“In the fight to end internet shutdowns, our community needs accurate reports on internet disruptions at a global scale. When leading companies like Cloudflare share their data and insights, we can make more timely interventions. Together with civil society, Cloudflare will help #KeepItOn.”
— Peter Micek, General Counsel, Access Now
“Internet shutdowns undermine election integrity by restricting the right of access to information and freedom of expression. When shutdowns are enacted, reports of their occurrence are often anecdotal, piecemeal, and difficult to substantiate. Radar Alerts provide The Carter Center with real-time information about the occurrence, breadth, and impact of shutdowns on an election process. This information enables The Carter Center to issue evidence-backed statements to substantiate harms to election integrity and demand the restoration of fundamental human rights.”
— Michael Baldassaro, Senior Advisor, Digital Threats to Democracy at The Carter Center.
“Internet censorship, throttling and shutdowns are threats to an open Internet and to the ability of people to access and produce trustworthy information. Internews is excited to see Cloudflare share its data to help raise the visibility of shutdowns around the world.”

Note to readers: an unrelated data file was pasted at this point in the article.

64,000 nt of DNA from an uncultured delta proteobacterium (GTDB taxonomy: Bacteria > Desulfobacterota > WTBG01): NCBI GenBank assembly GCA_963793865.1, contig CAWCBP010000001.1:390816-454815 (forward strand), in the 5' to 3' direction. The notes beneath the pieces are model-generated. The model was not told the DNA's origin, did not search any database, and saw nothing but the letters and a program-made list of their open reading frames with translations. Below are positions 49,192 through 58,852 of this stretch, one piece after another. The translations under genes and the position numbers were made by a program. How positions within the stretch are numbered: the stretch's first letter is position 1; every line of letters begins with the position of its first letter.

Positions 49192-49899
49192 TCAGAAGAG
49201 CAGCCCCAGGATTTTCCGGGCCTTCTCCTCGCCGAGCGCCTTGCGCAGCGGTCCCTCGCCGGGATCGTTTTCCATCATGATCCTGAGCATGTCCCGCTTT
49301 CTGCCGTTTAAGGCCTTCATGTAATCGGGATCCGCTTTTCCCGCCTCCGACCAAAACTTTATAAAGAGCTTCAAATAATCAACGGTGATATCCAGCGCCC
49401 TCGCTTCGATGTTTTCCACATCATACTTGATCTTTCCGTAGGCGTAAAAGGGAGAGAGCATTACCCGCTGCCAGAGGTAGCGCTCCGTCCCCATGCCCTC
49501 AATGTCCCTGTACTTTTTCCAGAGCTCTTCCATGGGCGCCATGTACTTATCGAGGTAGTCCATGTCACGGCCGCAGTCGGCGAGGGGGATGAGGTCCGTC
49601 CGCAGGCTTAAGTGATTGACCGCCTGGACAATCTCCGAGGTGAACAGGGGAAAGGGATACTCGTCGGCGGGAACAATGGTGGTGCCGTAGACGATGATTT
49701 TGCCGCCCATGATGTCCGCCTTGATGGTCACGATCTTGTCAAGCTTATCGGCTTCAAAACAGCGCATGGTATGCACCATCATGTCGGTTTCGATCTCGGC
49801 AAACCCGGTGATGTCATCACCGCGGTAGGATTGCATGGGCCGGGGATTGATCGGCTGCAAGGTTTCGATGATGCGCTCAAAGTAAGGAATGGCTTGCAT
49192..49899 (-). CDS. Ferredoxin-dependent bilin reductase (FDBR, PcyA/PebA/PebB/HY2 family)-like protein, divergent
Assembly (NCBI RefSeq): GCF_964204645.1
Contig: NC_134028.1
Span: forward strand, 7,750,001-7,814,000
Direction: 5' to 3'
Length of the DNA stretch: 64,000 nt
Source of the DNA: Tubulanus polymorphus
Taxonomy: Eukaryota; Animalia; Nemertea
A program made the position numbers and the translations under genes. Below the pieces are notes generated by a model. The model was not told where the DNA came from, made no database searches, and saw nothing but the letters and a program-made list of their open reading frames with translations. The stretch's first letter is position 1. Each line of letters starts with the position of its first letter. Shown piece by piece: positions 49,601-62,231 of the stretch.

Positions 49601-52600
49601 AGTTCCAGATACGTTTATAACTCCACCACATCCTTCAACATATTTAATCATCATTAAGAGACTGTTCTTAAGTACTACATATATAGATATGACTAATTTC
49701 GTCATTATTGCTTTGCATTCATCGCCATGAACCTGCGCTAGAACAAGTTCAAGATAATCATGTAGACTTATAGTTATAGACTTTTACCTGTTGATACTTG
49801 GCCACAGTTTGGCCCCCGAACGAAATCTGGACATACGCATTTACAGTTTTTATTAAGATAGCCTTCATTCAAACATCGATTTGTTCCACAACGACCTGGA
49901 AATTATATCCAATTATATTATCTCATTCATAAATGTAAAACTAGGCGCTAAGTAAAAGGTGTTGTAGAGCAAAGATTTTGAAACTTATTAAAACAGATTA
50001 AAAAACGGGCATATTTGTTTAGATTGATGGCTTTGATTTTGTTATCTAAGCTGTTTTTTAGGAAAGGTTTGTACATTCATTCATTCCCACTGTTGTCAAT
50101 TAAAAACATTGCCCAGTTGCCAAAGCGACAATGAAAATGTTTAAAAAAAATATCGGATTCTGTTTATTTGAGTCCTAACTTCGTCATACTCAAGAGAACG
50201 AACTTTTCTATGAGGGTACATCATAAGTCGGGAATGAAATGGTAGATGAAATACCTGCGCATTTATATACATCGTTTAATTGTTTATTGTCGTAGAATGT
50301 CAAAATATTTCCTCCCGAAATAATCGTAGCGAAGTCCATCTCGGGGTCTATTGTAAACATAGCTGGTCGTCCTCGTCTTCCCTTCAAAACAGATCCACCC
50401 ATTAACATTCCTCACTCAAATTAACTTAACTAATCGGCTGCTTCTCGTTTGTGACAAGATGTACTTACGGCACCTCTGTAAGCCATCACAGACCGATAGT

— Jon Camfield, Director of Global Technological Strategy, Internews
Now, as we detect these drops in traffic, we may still not have the expertise, backstory or sense of what is happening on the ground when this occurs — at least not in as much detail as our partners. We are excited to be working with these organizations to provide alerts on when Cloudflare has detected significant drops in traffic with the hope that the information is used to document, track and hold institutions accountable for these human rights violations.
If you are an organization that tracks and reports on Internet shutdowns and would like to join the private beta, please contact [email protected] and follow the Cloudflare Radar alert Twitter page.